The bargain or payoff occurs precisely in the middle of the novel (Chapter 8) when Duncan picks up Daisy as she walks home from school and proceeds to show her his study (he makes furniture); then, in an extended and disturbing sequence, he seduces her. Miller has written powerfully about sex, especially in her earliest novels, ''The Good Mother" and ''Family Pictures," but never, I think, with quite the combination of attractiveness and repulsion felt here. This combination is most convincingly located in Duncan himself, ''full of opinions," as Daisy discovers when their meetings become regular sessions: opinions about Napa Valley culture having become ''absurd and precious"; about how most contemporary film directors are bad (''Bergman, he said, that fraud"); about the insipidity of American girls who have no culture, no ''deep sexuality." Controlling and manipulative, he presents himself as Daisy's savior from such insipidity.

Miller is too intelligent a writer to treat the affair without bringing Nabokov explicitly into the narrative. Near the end of the novel 14 years later, Daisy recalls her visits to a therapist who suggested she read ''Lolita"; but earlier, during the affair, there is a moment when, annoyed by Duncan's refusal to consummate the relationship, she threatens to expose him: ''I'll tell everyone you seduced me. You took advantage of me. You ruined me!" Beginning as a joke, she feels anger enter her voice though she doesn't know what she's angry at. His response is typically Duncan: ''Daisy. . . . You're hardly a nymphet. You tower over me; I tremble in your shadow. I'll tell everyone I was scared of you, that you made me do it." Such an exchange may suggest the tightly voiced, intricately wrought figure of the drama between them. Such powerful stuff might tend to run away with the novel, and it's a tribute to Miller's dramatic impartiality that she can place and further complicate Daisy by bringing into prominence -- in the second half of the novel -- not the father she has lost -- John -- but the real one she never quite had -- Mark -- who rescues her in a wholly credible way. She sees him, eventually and allegorically, as ''the noble woodman. The prince, my father." The allusion is to a childhood dinner-table game they played called ''Lost in the Forest," in which the imperiled child is saved by the improvising wits of the family members who make up the tale as they go along.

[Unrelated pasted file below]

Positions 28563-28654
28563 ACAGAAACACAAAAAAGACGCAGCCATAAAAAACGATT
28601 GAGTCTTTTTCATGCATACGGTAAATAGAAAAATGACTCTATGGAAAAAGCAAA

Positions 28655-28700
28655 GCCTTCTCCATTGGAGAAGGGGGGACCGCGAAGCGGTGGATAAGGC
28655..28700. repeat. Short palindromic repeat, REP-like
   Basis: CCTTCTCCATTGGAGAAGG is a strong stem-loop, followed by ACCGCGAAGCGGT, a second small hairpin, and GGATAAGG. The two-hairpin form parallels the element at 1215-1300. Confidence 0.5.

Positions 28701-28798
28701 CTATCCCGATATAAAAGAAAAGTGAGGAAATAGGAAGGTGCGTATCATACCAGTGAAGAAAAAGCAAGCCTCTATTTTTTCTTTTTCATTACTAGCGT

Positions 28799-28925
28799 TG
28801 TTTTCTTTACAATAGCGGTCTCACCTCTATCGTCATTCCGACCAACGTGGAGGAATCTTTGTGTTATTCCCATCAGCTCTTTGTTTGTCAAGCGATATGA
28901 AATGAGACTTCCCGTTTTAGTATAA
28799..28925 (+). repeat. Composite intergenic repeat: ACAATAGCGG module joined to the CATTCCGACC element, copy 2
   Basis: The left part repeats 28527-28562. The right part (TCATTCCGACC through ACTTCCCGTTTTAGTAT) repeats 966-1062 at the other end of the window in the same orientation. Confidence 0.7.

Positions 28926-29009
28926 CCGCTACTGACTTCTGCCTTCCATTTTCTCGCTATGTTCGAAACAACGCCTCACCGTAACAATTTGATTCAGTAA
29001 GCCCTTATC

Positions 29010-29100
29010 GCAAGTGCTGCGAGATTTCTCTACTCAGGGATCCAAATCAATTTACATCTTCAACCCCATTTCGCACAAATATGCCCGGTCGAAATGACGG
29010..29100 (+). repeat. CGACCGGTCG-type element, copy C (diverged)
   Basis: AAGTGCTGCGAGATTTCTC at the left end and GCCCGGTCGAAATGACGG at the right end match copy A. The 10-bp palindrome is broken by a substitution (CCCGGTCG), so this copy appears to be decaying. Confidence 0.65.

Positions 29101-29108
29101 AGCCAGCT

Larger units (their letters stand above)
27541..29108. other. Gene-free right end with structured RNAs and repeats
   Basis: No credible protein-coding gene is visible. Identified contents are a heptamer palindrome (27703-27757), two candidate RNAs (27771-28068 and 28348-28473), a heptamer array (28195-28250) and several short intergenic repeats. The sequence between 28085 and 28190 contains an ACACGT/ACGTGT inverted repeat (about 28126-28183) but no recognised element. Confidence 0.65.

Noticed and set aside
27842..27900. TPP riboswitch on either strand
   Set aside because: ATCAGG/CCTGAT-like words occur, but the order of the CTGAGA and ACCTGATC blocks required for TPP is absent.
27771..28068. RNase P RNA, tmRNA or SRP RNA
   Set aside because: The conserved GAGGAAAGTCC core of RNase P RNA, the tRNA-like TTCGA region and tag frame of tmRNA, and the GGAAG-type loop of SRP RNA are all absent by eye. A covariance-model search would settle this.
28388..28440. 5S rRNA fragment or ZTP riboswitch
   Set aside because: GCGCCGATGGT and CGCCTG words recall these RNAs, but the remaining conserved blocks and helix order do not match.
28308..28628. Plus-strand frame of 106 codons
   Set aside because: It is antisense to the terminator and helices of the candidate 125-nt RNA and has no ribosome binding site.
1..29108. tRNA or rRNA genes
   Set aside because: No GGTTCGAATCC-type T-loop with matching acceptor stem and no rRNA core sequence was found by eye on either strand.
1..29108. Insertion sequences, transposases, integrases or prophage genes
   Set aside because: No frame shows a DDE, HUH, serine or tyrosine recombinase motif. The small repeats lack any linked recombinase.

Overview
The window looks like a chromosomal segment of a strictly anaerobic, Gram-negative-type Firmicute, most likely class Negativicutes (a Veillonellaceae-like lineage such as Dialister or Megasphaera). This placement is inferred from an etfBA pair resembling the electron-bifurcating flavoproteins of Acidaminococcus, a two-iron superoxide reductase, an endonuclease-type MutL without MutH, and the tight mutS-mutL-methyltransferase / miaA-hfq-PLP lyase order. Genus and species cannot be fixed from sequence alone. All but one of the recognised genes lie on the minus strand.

As always in Miller's work, the spirit of place tells heavily; here -- most fully registered and for the first time -- with Napa Valley, and with side trips to Nebraska, Santa Fe, and (her old territory) Chicago. But more important and distinctive is the power of a style that never announces itself as ''style" and that is consonant with a nonjudgmental poise of presentation. T. S. Eliot once wondered whether Shakespeare really ''thought" anything at all: ''He was occupied with turning human actions into poetry," Eliot decided. Something similar might be said about Miller's impartiality, her refusal to assign blame or ''explain" why things happen as they happened. Her sense of life -- one calls it that, inadequately -- is such that we are content to discover with her the powerful connections among the characters and events she imagines.